>> snitch,
>> > so this does roughly what you want MOST of the time
>> >
>> > but the problem is that it does not GUARANTEE that the same node will
>> always
>> > be read.  I recently read into the HBase vs Cassandra comparison thread
>> that
>> > started after Facebook dropped Cassandra for their messaging system, and
>> > understood some of the differences. what you want is essentially what
>> HBase
>> > does. the fundamental difference there is really due to the gossip
>> protocol:
>> > it's a probablistic, or eventually consistent failure detector  while
>> > HBase/Google Bigtable use Zookeeper/Chubby to provide a strong failure
>> > detector (a distributed lock).  so in HBase, if a tablet server goes
>> down,
>> > it really goes down, it can not re-grab the tablet from the new tablet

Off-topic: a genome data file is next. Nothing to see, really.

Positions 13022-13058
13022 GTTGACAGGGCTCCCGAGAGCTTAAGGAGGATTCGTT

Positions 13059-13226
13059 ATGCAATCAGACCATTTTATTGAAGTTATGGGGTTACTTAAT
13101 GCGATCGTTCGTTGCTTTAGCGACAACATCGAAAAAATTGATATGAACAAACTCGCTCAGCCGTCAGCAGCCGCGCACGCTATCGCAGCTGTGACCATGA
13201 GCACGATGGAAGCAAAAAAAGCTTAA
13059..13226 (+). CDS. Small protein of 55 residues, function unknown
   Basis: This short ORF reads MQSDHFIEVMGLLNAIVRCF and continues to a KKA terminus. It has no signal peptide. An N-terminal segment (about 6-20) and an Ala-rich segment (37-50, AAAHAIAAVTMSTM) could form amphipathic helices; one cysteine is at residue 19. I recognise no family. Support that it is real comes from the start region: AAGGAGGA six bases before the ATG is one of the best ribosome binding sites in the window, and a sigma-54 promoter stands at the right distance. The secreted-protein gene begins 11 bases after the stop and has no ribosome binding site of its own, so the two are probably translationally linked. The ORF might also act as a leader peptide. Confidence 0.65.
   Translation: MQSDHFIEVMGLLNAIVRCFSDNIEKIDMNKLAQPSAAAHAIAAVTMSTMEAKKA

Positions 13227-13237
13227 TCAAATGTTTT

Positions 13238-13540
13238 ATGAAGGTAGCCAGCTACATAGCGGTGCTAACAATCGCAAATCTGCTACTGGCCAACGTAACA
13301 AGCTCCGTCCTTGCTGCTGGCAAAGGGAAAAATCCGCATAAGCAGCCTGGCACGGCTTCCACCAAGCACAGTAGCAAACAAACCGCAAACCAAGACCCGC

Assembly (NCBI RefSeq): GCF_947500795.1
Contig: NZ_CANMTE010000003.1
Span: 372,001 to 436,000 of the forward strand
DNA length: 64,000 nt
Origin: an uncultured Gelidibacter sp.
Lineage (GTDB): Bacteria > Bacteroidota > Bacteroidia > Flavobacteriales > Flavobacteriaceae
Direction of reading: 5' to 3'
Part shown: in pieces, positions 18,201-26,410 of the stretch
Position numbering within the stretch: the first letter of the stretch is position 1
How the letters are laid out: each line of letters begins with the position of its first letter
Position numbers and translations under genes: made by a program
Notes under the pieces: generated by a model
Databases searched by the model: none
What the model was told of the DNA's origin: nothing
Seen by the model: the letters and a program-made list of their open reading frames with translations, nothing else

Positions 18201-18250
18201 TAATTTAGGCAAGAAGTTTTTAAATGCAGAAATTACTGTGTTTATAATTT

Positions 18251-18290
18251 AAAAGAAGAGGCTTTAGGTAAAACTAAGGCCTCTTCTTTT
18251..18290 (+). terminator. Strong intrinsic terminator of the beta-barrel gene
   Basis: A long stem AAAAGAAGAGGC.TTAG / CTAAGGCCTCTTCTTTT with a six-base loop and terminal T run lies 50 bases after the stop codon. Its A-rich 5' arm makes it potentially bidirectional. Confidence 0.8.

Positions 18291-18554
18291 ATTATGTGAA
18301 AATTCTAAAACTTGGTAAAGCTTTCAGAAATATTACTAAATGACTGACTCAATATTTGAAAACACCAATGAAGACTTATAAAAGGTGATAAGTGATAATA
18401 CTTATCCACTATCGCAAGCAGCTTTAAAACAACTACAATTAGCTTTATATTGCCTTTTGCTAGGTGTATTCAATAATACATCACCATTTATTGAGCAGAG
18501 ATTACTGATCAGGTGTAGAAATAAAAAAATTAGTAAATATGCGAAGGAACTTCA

>> > server without going through a start up protocol (notifying the master,
>> > which would notify the clients etc),  in other words it is guaranteed
>> that
>> > one tablet is served by only one tablet server at any given time.  in
>> > comparison the above JIRA only TRYIES to serve that key from one
>> particular
>> > replica. HBase can have that guarantee because the group membership is
>> > maintained by the strong failure detector.
>> > just for hacking curiosity, a strong failure detector + Cassandra
>> replicas
>> > is not impossible (actually seems not difficult), although the
>> performance
>> > is not clear. what would such a strong failure detector bring to
>> Cassandra
>> > besides this ONE-ONE strong consistency ? that is an interesting
>> question I
>> > think.
>> > considering that HBase has been deployed on big clusters, it is probably
>> OK
>> > with the performance of the strong  Zookeeper failure detector. then a
>> > further question was: why did Dynamo originally choose to use the
>> > probablistic failure detector? yes Dynamo's main theme is "eventually
>> > consistent", so the Phi-detector is **enough**, but if a strong detector
>> > buys us more with little cost, wouldn't that  be great?
>> >
>> >
>> > On Fri, Jul 1, 2011 at 6:53 PM, AJ <> wrote:
>> >>
>> >> Is this possible?
>> >>
>> >> All reads and writes for a given key will always go to the same node